While the Blue Jays are known for their prolific offense, the most impressive element of their team is their defense, Peter Gammons of GammonsDaily.com argues. Gammons names catcher Russell Martin, second baseman Ryan Goins, shortstop Troy Tulowitzki, third baseman Josh Donaldson and center fielder Kevin Pillar as elite-caliber defenders. Manager John Gibbons believes Tulowitzki’s defense is so great that it cancels out the offensive struggles he has had since Toronto acquired him from Colorado last year. “I don’t care if he doesn’t get another hit all season. His defense is that good,” Gibbons told Gammons. “I’ve never seen anyone who can throw from more angles and positions that Tulo. He’s a big man, but he plays like a little guy. His athleticism is beyond belief,” Gibbons continued. Tulowitzki has indeed been a significant defensive asset throughout his career, and he long paired that with excellent offensive skills as a Rockie. The 31-year-old has hit a paltry .119/.224/.262 with a soaring strikeout rate (28.9%) in 49 plate appearances this season, however, which wouldn’t necessarily be concerning if not for a disappointing .239/.317/.380 output in 41 games as a Blue Jay in 2015.
Here’s more from around Major League Baseball:
- Rangers left fielder Ian Desmond has hit a stunningly poor .109/.180/.109 in 50 PAs and put up a league-worst -0.6 fWAR this year. On his difficulties so far, Desmond says (via John Henry of MLB.com), “Obviously, the results aren’t there. I’ve just missed a couple balls. I’ve made some good in-game adjustments. But I’m trying to evaluate my swing on a daily basis and not necessarily rely on results alone.” It’s perhaps worth noting that, in addition to his weak production, Desmond’s hard contact (16.1 percent) and line drive rate (9.7 percent) have plummeted to career worsts in the early going this year. That’s not particularly encouraging after Desmond experienced a stark offensive decline last season, and what he has given the Rangers certainly isn’t what they had in mind when they signed the ex-Washington shortstop to a one-year, $8MM deal in February.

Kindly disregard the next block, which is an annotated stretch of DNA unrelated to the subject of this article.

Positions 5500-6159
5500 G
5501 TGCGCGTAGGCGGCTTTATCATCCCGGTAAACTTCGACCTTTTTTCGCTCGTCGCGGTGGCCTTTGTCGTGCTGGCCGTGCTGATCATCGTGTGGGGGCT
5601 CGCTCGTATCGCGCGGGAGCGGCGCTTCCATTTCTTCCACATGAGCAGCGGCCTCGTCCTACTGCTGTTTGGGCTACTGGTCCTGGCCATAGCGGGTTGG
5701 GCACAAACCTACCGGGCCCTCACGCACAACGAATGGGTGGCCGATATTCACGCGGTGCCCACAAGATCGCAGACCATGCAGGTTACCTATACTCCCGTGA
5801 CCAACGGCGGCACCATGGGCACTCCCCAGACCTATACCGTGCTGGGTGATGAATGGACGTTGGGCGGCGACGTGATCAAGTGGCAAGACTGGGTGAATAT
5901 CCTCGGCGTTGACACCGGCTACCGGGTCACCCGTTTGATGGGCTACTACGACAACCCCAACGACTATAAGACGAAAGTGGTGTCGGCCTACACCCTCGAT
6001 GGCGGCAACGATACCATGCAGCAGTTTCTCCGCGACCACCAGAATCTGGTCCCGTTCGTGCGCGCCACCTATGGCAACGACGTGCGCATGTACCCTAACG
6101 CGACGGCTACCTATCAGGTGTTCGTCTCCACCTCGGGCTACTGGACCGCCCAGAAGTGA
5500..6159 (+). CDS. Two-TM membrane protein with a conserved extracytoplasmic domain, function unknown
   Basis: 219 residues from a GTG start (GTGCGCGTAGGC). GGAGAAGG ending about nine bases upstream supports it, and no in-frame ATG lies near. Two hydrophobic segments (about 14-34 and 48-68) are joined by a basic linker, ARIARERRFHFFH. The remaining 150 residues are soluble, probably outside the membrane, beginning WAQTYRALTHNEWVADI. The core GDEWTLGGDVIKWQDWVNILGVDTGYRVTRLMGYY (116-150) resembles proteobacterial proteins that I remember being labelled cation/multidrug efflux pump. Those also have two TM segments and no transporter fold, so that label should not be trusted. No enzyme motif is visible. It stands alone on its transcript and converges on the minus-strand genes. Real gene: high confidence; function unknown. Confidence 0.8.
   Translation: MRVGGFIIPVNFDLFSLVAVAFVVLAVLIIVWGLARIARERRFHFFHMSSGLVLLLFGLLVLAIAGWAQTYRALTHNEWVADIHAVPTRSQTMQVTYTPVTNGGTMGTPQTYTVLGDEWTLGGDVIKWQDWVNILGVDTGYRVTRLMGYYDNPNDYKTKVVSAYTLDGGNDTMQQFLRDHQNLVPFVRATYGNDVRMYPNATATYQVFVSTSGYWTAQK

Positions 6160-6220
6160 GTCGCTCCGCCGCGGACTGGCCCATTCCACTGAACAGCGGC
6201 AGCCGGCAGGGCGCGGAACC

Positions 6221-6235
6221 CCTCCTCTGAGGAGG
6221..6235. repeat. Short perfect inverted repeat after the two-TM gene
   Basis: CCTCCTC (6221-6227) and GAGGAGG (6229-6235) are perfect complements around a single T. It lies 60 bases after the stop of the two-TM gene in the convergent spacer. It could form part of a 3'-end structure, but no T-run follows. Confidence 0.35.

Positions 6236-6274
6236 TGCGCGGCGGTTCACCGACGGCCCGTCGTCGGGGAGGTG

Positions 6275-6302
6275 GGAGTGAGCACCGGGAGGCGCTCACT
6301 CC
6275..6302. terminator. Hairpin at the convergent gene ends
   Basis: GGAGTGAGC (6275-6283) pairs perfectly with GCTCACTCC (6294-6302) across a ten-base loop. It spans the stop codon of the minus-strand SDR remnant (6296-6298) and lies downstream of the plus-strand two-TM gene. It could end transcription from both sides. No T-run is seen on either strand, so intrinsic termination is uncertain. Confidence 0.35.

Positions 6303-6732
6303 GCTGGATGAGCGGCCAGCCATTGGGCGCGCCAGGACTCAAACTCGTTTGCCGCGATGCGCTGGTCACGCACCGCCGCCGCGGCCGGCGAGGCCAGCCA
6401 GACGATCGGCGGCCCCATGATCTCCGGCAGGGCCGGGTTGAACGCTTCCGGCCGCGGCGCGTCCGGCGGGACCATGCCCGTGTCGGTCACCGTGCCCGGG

- Nationals outfielder Ben Revere is aiming to return to game action from an oblique injury by his 28th birthday (May 3), he told Bill Ladson of MLB.com. At the very least, Revere would like to resume baseball activities by then. Revere left the Nats’ opener after he felt pain on the right side of his stomach and had difficulty breathing, and the team then placed him on the 15-day disabled list April 6. At 9-1, the Nationals have clearly held their own without Revere, but he could boost an outfield that has gotten little production from players who aren’t named Bryce Harper. Michael Taylor, Revere’s replacement, has compiled a terrible .154/.171/.231 line in 41 PAs and has already accounted for -0.3 fWAR.
- The Indians aren’t ready to activate right fielder Lonnie Chisenhall from the 15-day DL because he hasn’t performed well enough during his minor league rehab assignment, writes Jordan Bastian of MLB.com. “He thinks he’s pretty close to being ready, and I kind of told him that before he went out [for his latest rehab game], that, ’I’m not trying to be harsh or critical, but when you come back, you’re taking somebody’s job, and you need to be ready,'” said manager Terry Francona. Chisenhall, who hit a meager .246/.294/.371 in 362 PAs last year, is currently rehabbing a left wrist injury in Double-A. When he returns, he’ll join an outfield stable that has prominently featured Rajai Davis, Marlon Byrd and Jose Ramirez so far this year.